Antique Wrought Iron Outdoor Furniture | Home Design Ideas

Antique Wrought Iron Outdoor Furniture

Historical Furniture / September 4, 2022

Over the years, however, the paint can fade, peel and chip; the metal can crack and rust; the vinyl webbing can break or oxidize.

''Sometimes you'll find that dyes from years of suntan oil have permeated the material, '' Ms. Jansen said. Her advice, not surprisingly, is that it pays to restore the pieces rather than replace them.

Which is what Walter Lippman of Do It Now, another Greenwich-based business, has been doing for the last 19 years. The process he uses begins with stripping the entire frame by sandblasting.

''You can't use chemicals to strip the metal because the furniture frame has drain holes and the chemicals will get inside, '' he said. Color is applied using a technique called ''powder coating, '' in which electrically charged paint is applied magnetically and then oven baked.

Aniello Imperati, president of Furniture Restoration Center of White Plains, uses the same process in his business. ''If you replace your metal patio furniture, you're going to end up with inferior quality at a higher cost, '' he said. ''The welding process is not as good, and the materials are not as heavy - and you're limited to the color selection they carry. Whereas, if you redo your furniture, you can choose from hundreds of colors, and you prolong its life for another 20 or 30 years.''

What's more, these restorers say, refinished furniture looks as good as new. ''I can redo a 35-year-old chaise, and nobody could tell the difference between it and a brand-new one, '' Mr. Lippman said.

The restorers also agree that furniture rejuvenation is cost effective. A new metal lawn chair might cost up to ''$350 for a new metal, '' Mr. Imperari, said, adding, ''The more roses and curlicues you have, the more it will cost you.'' Refinishing an equivalent chair would cost between $90 and $135, he said.

Mr. Jansen provided similar estimates. ''We can restore a chair for $150 that you would pay $300 to replace, '' he said. ''A new lounge chair might cost you $700 or $800; we can refinish an old one for $245.''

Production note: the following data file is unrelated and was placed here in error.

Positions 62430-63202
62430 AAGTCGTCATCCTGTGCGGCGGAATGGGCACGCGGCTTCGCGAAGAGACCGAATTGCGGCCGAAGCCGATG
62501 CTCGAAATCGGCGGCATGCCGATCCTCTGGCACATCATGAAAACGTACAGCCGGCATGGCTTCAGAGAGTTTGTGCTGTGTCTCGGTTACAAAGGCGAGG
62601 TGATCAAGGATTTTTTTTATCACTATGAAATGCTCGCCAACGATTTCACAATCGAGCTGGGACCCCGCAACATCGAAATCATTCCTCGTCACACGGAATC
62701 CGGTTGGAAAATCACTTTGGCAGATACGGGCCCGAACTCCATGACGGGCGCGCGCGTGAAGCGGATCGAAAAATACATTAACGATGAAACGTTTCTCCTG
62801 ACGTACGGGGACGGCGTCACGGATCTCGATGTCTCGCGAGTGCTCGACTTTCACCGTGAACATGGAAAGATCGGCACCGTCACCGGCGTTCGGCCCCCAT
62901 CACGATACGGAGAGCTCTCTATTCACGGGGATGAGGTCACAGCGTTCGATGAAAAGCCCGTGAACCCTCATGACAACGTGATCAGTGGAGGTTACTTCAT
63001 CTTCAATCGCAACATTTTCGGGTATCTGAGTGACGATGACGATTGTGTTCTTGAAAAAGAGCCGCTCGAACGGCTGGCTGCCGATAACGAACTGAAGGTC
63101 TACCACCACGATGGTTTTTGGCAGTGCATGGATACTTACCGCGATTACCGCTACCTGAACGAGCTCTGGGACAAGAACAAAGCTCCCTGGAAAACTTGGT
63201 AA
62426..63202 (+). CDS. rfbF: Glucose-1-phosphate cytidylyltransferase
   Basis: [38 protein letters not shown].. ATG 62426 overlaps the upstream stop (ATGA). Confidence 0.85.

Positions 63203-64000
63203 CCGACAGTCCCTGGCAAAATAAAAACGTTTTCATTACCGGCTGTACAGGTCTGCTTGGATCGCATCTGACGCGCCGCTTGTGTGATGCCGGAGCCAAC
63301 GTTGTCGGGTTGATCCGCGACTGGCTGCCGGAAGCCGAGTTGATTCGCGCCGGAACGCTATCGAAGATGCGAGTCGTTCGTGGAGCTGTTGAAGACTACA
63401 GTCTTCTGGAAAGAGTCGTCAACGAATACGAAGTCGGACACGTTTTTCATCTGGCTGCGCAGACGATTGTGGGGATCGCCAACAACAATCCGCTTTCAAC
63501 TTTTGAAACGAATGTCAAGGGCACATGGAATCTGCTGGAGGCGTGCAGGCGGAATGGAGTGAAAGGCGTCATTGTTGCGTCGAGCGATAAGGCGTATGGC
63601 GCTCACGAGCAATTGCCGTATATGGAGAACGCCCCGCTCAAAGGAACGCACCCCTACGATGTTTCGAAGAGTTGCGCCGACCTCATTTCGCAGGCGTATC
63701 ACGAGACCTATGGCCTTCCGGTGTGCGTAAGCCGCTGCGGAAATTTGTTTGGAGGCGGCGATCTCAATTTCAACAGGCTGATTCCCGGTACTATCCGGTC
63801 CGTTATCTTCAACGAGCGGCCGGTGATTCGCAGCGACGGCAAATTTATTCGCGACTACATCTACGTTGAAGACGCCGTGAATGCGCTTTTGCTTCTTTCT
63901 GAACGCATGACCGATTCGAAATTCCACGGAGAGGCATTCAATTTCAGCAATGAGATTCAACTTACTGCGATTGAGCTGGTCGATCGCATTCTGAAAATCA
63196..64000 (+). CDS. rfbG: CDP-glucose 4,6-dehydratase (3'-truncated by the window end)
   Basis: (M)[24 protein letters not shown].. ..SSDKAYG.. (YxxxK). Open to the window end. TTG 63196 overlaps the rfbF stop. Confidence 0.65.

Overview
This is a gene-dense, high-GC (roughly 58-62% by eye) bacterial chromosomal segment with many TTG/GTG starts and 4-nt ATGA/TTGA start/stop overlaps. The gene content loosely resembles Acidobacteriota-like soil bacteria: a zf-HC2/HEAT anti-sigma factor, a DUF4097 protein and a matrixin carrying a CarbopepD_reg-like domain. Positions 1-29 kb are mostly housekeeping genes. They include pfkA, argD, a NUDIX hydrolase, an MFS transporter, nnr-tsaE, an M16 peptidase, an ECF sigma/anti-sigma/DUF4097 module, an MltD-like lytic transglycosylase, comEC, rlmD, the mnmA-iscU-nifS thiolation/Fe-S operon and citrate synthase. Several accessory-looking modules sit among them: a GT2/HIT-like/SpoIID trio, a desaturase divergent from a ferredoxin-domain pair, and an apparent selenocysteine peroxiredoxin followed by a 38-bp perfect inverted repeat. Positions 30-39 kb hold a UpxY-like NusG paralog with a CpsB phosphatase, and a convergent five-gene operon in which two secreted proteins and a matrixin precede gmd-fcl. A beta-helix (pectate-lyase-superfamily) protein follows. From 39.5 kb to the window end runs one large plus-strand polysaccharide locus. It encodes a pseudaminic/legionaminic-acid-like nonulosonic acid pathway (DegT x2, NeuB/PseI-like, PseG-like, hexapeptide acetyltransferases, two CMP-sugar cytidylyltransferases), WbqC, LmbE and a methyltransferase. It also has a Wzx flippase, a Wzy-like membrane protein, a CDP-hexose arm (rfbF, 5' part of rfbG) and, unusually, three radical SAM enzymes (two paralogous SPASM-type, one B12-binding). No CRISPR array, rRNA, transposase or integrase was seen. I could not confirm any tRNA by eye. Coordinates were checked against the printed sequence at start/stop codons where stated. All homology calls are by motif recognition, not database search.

Do It Now's policy is that the cost of restoration is half the suggested retail price of the item bought new.

Those in the know find used patio furniture at tag sales and consignment shops, then restore it to fit the color scheme of their homes.

''Someone brought in an 80-year-old piece that came out beautifully, '' Ms. Jansen said. ''I've worked on ornate, galvanized, cast-iron benches dating from the 1800's that you just can't find nowadays. And remember those funky metal chairs from the 50's that looked like a giant shell? They don't sell them anymore, but we restore lots of them.''

Mr. Imperati said: ''It's not just age and weathering that bring customers. Some people have moved and want to refinish their patio furniture to match their new decor.''

Once lawn furniture is back to like-new condition, how best to maintain it? ''The less exposure to the elements the better, '' Mr. Imperati said. ''Bring it in during the winter, '' he urged, adding that even a garage is better than the outdoors.

''Remove it from the line of the sprinkler system, '' he said. ''Keep it away from the acid residue from pine needles, and don't let wet leaves sit on it.'' He said it is better to store furniture on a deck than on the grass, and he recommended keeping it covered when not in use -specifically at the shore, where salt air can wreak havoc.

Ms. Jansen suggested that if you must stack furniture, the items should be separated with old sheets or blankets. ''Don't stack to bash, '' she warned.

Durable and Low Maintenance

Most patio furniture restoration is done on metal - aluminum, cast-iron and wrought-iron pieces. Other popular, high-end, outdoor furniture is made from teak and outdoor wicker, neither of which require the same degree of refinishing, says John Francan of the Leisure Living Shop in Mount Kisco.

Teak is durable and low maintenance. ''All you have to do, '' Mr. Francan said, ''is apply teak oil twice a year.''

Teak eventually attains a silver-gray tone, which, he said, many people find acceptable, although the wood can be restored to its natural color through a chemical process that owners can do themselves.